Venezuela blames Saudis, US for oil freeze flop
OREANDA-NEWS. April 20, 2016. Venezuela is blaming Saudi Arabia and the US for the failure of oil producers to sign a price-stabilizing agreement to freeze crude production.
Caracas was one of the architects of the ill-fated proposal that 18 Opec and non-Opec producers had considered during a meeting in Doha on 17 April.
Saudi Arabia is responsible for Doha's failure to reach any agreement, Venezuelan energy minister Eulogio Del Pino said in a statement issued overnight, echoing broader interpretations of the debacle.
Del Pino said the Saudi delegation at Doha led by Saudi oil minister Ali Naimi "did not have the authority to decide anything."
But in a bow to routine Venezuelan government pronouncements, Del Pino added that the US "was behind the pressure" to ensure Doha's failure.
The US "has a problem with Venezuela and Russia," Del Pino said. Washington torpedoed a freeze deal "for political reasons and is ignoring the suffering of its own people," Del Pino said. "Ask any oil company in the US. They're very sad because of what happened."
Saudi Arabia along with Venezuela, Russia and Qatar had reached a preliminary freeze agreement in February that served as the springboard for a wider proposed agreement which was supposed to have been signed in Doha. But Riyadh at the eleventh-hour insisted that Iran as well as war-torn Libya also sign on, a stance that ultimately scuttled the deal.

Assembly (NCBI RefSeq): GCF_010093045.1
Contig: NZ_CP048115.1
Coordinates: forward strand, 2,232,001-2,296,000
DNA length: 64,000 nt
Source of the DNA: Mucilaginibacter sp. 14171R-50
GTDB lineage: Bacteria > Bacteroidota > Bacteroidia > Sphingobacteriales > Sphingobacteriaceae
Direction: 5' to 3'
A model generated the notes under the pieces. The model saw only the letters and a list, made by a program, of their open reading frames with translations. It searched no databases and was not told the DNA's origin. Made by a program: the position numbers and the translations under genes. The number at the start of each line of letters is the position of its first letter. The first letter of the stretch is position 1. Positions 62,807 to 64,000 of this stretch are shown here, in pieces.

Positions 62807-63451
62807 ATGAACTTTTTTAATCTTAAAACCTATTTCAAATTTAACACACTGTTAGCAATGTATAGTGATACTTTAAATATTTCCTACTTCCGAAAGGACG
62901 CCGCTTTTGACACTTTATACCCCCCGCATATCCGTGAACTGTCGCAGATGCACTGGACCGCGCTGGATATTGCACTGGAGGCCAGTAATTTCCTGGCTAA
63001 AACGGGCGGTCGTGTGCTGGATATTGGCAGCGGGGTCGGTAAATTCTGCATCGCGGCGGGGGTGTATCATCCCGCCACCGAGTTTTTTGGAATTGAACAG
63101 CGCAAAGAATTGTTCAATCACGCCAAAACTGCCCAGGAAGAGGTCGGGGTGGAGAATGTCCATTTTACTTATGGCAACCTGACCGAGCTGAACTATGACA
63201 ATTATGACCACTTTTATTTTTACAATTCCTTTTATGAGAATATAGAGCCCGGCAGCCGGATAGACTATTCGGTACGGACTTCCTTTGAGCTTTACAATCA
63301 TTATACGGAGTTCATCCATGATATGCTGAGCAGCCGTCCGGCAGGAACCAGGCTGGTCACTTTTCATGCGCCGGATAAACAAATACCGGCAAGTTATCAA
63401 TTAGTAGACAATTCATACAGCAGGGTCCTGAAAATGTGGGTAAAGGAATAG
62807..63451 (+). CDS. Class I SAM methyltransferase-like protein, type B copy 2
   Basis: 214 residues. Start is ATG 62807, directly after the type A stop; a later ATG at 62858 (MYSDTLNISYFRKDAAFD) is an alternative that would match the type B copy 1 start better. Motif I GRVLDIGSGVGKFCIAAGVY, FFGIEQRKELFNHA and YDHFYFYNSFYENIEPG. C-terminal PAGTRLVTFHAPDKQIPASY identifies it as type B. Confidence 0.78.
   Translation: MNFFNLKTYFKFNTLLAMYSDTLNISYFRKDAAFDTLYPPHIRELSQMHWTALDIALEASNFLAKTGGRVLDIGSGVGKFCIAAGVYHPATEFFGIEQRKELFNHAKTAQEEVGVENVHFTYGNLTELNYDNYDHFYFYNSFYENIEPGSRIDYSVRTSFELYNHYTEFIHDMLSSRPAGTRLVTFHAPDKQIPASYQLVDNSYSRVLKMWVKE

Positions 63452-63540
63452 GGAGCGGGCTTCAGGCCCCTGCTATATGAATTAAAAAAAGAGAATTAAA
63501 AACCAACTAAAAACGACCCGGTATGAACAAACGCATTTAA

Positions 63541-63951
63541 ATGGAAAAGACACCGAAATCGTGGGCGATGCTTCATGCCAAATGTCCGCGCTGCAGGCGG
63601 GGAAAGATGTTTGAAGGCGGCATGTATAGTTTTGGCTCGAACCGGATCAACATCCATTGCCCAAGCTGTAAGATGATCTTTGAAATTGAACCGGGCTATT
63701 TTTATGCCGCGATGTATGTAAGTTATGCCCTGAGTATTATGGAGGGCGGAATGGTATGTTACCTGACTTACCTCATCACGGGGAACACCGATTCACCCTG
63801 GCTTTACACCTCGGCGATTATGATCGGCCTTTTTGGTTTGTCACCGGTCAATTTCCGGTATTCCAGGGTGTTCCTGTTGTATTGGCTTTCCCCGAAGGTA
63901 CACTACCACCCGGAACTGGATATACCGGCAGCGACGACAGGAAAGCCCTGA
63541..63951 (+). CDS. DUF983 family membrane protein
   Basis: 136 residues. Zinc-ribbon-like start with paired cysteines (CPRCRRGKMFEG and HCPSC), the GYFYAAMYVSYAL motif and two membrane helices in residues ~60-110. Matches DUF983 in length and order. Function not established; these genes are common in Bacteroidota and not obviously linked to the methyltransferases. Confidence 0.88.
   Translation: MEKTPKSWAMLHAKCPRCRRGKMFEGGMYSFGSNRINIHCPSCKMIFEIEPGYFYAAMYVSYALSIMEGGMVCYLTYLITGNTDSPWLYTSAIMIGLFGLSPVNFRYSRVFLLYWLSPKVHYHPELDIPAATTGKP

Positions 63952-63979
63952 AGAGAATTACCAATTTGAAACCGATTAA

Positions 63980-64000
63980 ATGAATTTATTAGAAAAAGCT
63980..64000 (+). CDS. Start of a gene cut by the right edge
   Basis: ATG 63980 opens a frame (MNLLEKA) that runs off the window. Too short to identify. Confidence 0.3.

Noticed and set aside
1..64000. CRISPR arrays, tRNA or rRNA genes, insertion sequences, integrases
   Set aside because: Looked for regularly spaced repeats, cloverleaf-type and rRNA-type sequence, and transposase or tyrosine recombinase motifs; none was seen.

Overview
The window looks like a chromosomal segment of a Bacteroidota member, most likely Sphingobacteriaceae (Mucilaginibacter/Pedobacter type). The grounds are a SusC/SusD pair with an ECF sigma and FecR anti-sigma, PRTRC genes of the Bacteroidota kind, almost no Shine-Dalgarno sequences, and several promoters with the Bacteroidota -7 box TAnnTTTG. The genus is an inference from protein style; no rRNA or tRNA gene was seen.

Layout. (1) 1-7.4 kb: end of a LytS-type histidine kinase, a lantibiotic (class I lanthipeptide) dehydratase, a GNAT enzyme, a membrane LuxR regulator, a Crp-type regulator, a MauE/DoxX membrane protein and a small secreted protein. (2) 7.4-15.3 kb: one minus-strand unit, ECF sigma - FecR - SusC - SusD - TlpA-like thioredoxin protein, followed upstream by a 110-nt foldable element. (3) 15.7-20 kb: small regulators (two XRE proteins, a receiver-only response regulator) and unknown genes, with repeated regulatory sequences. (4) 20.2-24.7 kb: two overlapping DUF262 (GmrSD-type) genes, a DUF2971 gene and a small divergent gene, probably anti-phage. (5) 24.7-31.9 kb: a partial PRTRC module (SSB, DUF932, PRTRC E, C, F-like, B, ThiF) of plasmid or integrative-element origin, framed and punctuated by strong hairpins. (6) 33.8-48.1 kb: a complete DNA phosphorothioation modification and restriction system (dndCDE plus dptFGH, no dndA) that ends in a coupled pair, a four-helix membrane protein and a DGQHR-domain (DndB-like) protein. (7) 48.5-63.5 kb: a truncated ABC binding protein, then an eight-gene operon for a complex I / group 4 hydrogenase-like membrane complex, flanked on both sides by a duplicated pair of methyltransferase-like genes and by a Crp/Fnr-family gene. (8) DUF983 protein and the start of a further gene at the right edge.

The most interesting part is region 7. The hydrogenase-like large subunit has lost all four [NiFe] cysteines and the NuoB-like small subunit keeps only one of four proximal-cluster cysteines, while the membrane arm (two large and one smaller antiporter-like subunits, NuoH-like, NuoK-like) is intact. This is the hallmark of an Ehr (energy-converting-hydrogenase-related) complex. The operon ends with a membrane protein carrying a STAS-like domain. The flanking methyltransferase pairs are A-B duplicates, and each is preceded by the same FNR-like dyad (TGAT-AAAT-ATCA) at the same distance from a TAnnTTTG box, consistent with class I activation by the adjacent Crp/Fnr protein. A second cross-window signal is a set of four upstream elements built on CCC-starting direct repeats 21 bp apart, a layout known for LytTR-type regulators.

Iran has maintained that it will not cap production until it restores pre-sanctions export levels.
There was no immediate reaction from Riyadh or Washington to Del Pino?s remarks. The White House said yesterday it has no concerns about the outcome of the unsuccessful talks among oil producers on an output freeze, noting rising energy security and fuel efficiency standards in the US.
"We are aware of the political efforts by the producers to coordinate their activities and to maximize the economic standing of their countries. We are conscious of the fact that it has an impact on the US economy," the White House said.
But the administration is focused on energy security in the US and it is crediting its policies with boosting domestic oil and natural gas production "in a way that brings important stability to the overall economy."
The White House also dismissed concerns about a potential negative effect on US oil companies and said any discussion of the effect of low oil prices on the economy was a "welcome respite" from the first six years of Obama's presidency, when oil prices were significantly higher.